wife and parents in a stadium lobby, he pulled an old dollar bill
out of his wallet. He straightened the crinkled currency and
finessed it through the slot of a vending machine. One hand
clutching a Sprite, the other draped around Jennifer's shoulder,
Maddox began the slow walk to the parking lot, savoring every
step.

COLOR PHOTO: PHOTOGRAPHS BY AL TIELEMANS EL TRAIN Pittsburgh's lone first-half highlight was Antwaan Randle El's 66-yard punt return for a score. COLOR PHOTO: PHOTOGRAPHS BY AL TIELEMANS TOMMY GUN Despite a poor start, Maddox kept smiling until he'd passed for a franchise-postseason-record 367 yards. COLOR PHOTO: DAMIAN STROHMEYER EDDIE'S READY George restores balance to the Titan's offense

DR. Z's FORECAST

Steelers at Titans

When the teams met in November, Pittsburgh quarterback Tommy
Maddox had an afternoon he'd rather forget. He was intercepted
three times before being carted off late in the third quarter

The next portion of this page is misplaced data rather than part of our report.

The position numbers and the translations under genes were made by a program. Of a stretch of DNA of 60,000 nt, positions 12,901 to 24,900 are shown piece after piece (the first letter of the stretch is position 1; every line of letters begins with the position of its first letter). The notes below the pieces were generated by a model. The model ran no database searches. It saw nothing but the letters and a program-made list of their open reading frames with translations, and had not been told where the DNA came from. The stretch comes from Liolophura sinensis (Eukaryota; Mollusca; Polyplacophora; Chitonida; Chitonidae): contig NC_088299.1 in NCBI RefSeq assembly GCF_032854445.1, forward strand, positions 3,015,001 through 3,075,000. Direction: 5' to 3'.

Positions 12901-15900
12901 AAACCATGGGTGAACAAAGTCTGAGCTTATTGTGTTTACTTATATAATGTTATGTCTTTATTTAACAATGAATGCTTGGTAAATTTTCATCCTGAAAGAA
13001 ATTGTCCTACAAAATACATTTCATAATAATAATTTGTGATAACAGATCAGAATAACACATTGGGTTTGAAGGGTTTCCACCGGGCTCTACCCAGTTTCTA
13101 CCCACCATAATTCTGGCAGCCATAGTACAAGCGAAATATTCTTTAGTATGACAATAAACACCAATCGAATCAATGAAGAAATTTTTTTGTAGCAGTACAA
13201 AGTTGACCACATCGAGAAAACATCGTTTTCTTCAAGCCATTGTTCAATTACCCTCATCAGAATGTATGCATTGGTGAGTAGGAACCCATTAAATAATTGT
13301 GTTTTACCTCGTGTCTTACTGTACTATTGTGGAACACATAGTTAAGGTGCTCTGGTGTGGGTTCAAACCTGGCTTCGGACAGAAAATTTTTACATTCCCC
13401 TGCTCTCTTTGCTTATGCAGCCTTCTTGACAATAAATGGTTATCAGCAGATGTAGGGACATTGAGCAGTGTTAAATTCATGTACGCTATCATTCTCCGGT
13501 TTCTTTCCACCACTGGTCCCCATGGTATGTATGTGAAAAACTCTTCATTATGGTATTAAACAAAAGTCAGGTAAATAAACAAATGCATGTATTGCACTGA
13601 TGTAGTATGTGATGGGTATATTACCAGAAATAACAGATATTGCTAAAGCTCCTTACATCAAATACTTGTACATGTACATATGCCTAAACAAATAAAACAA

with a scary spinal injury. The Steelers discovered early on that
they couldn't run the ball on Tennessee, and they won't this time
either. But Pittsburgh is more of a passing team now anyway, and
its best chance will be to turn the game into a shootout.

Pittsburgh left cornerback Chad Scott missed Sunday's game
against Cleveland, so the Browns attacked with four wideouts,
forcing the Steelers to go deep into their DB rotation. The
Titans offense isn't built that way, though. The receiving corps
isn't deep. With running back Eddie George newly energized,
Tennessee's best chance is to attack Pittsburgh with the same
balance that produced a few long drives in the November victory,
play tough defense and hope for some turnovers.

The Pick: Titans 27, Steelers 20

HOLE YARDS PAR R1 R2 R3 R4
OUT
HOLE YARDS PAR R1 R2 R3 R4
IN
Eagle (-2)
Birdie (-1)
Bogey (+1)
Double Bogey (+2)